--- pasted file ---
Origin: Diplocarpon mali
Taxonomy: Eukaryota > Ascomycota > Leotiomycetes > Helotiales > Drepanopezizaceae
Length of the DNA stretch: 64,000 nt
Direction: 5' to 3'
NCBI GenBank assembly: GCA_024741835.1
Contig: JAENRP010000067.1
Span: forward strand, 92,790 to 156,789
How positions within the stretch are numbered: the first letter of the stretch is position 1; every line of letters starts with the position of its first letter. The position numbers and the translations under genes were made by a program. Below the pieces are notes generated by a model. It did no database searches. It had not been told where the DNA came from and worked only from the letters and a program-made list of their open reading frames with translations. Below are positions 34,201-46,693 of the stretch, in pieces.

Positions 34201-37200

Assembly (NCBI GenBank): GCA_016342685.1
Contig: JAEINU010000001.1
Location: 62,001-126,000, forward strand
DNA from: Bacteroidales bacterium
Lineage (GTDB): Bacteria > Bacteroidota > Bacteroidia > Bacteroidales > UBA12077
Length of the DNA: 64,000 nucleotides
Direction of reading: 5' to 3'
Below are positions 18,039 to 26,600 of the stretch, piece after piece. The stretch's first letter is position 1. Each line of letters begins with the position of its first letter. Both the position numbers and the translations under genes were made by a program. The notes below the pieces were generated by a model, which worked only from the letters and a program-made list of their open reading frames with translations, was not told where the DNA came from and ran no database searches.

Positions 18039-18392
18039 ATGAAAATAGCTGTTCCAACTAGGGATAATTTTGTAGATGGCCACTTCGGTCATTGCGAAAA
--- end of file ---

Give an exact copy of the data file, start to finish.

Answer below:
Origin: Diplocarpon mali
Taxonomy: Eukaryota > Ascomycota > Leotiomycetes > Helotiales > Drepanopezizaceae
Length of the DNA stretch: 64,000 nt
Direction: 5' to 3'
NCBI GenBank assembly: GCA_024741835.1
Contig: JAENRP010000067.1
Span: forward strand, 92,790 to 156,789
How positions within the stretch are numbered: the first letter of the stretch is position 1; every line of letters starts with the position of its first letter. The position numbers and the translations under genes were made by a program. Below the pieces are notes generated by a model. It did no database searches. It had not been told where the DNA came from and worked only from the letters and a program-made list of their open reading frames with translations. Below are positions 34,201-46,693 of the stretch, in pieces.

Positions 34201-37200

Assembly (NCBI GenBank): GCA_016342685.1
Contig: JAEINU010000001.1
Location: 62,001-126,000, forward strand
DNA from: Bacteroidales bacterium
Lineage (GTDB): Bacteria > Bacteroidota > Bacteroidia > Bacteroidales > UBA12077
Length of the DNA: 64,000 nucleotides
Direction of reading: 5' to 3'
Below are positions 18,039 to 26,600 of the stretch, piece after piece. The stretch's first letter is position 1. Each line of letters begins with the position of its first letter. Both the position numbers and the translations under genes were made by a program. The notes below the pieces were generated by a model, which worked only from the letters and a program-made list of their open reading frames with translations, was not told where the DNA came from and ran no database searches.

Positions 18039-18392
18039 ATGAAAATAGCTGTTCCAACTAGGGATAATTTTGTAGATGGCCACTTCGGTCATTGCGAAAA